Importance of Slip in Induction Motors

Slip is an important characteristic of an induction motor. Without slip, the induction motor will not be able to perform its allocated task. Slip is the difference between an induction motor’s synchronous and asynchronous speed or the difference between the synchronous speed of the electric motor magnetic field, and the shaft rotating speed. Slip increases with increasing load providing a greater torque.


Torque, also known as moment of force, is the measure of the energy required to rotate a shaft. Through practical example, lifting a weight similar to the one used in water wells (see figure below). The required force “F” to be applied on the winch depends on the length “E” of the crank handle. The larger the crank handle, the less force is required. By doubling the length “E” of the crank handle, the required force “F” is reduced by half.


Torque vs Speed Curve

The induction motor has zero torque at synchronous speed. As the load increases, the motor speed will decrease gradually until the torque reaches the maximum value which the motor is capable of developing at normal speed. If the load torque continues to increase, the motor speed will suddenly decrease and may even lock the rotor. By graphically representing the torque variation with the speed for a normal motor.

Torque-Speed Curve

The torque values relative to these points are specified in the standard IEC 60034-1

1. Basic torque, Co
This is the calculated torque the rated output and synchronous speed.

C_o = {9555 * P}/{n_S}
Co = Nm
P = kW
nS = speed (rpm)

2. Full load torque, Cn
This is the torque developed by the motor at the rated output at rated voltage and frequency.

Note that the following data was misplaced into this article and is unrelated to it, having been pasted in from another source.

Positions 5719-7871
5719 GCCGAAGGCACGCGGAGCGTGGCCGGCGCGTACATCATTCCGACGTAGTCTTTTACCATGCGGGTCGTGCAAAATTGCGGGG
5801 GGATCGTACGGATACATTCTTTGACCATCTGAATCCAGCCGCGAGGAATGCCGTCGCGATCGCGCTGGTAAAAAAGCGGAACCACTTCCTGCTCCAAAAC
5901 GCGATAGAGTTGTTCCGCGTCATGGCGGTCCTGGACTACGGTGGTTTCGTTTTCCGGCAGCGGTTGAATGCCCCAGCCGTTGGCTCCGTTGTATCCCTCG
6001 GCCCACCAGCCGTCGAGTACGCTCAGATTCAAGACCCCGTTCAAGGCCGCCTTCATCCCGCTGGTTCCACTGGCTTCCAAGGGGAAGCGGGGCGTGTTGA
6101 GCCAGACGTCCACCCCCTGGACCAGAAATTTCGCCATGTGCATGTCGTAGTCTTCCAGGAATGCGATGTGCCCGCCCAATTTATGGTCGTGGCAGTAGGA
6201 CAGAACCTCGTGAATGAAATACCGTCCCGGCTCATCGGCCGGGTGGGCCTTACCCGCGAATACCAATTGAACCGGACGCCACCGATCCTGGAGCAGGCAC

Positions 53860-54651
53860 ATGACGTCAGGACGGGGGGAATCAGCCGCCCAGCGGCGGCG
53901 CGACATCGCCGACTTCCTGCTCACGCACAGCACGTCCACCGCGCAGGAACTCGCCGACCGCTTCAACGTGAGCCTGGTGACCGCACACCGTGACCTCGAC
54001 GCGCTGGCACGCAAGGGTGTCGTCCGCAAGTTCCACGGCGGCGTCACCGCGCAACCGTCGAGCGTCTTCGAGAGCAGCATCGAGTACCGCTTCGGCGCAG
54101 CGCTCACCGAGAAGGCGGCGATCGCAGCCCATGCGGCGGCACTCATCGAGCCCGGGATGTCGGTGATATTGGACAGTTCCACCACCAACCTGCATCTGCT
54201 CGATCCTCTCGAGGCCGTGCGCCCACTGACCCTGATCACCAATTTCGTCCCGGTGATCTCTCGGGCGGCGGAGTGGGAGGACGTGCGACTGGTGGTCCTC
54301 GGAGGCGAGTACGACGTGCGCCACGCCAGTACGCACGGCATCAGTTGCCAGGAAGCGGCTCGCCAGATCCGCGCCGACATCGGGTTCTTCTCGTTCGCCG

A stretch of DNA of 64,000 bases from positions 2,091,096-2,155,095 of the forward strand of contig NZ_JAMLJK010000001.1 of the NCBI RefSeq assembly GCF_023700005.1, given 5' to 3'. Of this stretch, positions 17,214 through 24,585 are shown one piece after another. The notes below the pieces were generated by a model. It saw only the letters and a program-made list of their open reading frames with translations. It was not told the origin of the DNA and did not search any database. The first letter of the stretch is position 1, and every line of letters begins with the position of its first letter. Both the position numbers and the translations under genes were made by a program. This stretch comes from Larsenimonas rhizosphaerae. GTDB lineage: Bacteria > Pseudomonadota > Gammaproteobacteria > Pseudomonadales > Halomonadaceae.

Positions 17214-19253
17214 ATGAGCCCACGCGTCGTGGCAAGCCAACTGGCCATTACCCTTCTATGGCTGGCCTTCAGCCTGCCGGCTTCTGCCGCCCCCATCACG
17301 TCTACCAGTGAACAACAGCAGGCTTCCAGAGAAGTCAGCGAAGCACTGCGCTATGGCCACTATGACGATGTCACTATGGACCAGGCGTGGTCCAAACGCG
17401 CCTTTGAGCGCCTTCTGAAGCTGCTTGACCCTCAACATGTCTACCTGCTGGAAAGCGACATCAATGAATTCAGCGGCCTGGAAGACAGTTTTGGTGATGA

3. Breakaway torque, CO
This is the minimum torque developed by the locked rotor for different angular positions of the rotor at rated voltage and frequency.
This torque can be indicated in Nm or more frequently as percentage of the rated torque.

C_p (%) = {{C_p}/{C_n}}*100

In practice, the locked rotor torque should be as high as possible to enable the rotor to overcome the initial load inertia, and quickly accelerate it, especially when started with
reduced voltage.
4. Minimum torque Cmin
This is the smallest torque developed by the motor when accelerating from rest or zero speed to the speed corresponding to maximum torque. In practice this value must not be very
low, i.e. the speed torque curve should not have a strong depression during acceleration otherwise starting time is too long, resulting in overheating of the motor, especially in cases
of high inertia, or starting on reduced voltage.
5. Breakdown torque Cmáx
This is the maximum torque developed by the motor at rated voltage and frequency, without an abrupt drop in speed. In practice maximum torque must be as high as possible for two reasons:

  1. The motor must be able to easily overcome loading peaks which can occasionally occur with crushers, calandering machines, mixers, etc.
  2. The motor speed should not oscillate, i. e., the speed should not drop abruptly when momentary and excessive voltage drops occur.

Electric Motors Specification Guide - WEG